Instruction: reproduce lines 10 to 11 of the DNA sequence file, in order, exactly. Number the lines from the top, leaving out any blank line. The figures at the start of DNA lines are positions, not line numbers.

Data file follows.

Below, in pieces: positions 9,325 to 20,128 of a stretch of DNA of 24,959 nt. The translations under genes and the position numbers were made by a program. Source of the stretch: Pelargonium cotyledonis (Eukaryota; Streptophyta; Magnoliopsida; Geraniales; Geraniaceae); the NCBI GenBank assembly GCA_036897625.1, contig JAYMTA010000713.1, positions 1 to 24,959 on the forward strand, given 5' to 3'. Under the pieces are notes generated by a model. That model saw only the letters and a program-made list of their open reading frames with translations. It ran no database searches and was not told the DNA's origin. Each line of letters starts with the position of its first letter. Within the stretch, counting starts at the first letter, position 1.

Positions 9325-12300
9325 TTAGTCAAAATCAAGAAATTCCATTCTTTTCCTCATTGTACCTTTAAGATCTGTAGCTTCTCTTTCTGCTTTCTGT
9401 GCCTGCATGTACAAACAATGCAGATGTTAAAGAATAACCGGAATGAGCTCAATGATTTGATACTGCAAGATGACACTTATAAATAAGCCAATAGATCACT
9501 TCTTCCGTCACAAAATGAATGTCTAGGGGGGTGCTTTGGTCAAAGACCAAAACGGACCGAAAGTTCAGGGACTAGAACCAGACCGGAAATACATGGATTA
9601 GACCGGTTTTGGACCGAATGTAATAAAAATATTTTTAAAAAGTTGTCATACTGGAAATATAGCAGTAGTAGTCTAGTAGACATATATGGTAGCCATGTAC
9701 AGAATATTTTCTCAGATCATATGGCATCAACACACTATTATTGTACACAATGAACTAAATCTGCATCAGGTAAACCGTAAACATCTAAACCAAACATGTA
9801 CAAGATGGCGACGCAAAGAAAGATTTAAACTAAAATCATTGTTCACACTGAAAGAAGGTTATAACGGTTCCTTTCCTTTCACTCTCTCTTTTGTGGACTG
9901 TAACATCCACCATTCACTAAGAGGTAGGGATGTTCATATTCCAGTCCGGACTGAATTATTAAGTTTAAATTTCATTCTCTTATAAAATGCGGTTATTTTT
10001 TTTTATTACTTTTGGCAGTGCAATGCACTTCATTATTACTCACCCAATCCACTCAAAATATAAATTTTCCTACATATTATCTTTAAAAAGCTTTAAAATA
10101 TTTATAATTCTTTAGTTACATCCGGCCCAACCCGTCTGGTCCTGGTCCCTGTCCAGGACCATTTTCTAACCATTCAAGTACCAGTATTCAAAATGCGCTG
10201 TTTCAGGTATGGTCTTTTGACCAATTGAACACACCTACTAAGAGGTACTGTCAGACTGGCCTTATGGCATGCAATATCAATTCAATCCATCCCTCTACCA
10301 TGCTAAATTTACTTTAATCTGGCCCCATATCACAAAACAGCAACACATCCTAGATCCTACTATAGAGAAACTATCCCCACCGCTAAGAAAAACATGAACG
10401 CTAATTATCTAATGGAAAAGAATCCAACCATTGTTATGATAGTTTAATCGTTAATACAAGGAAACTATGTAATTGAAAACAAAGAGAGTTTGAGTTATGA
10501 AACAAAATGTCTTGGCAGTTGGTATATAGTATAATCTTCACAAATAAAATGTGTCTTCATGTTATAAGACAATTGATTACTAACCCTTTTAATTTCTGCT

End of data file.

10001 TTTTATTACTTTTGGCAGTGCAATGCACTTCATTATTACTCACCCAATCCACTCAAAATATAAATTTTCCTACATATTATCTTTAAAAAGCTTTAAAATA
10101 TTTATAATTCTTTAGTTACATCCGGCCCAACCCGTCTGGTCCTGGTCCCTGTCCAGGACCATTTTCTAACCATTCAAGTACCAGTATTCAAAATGCGCTG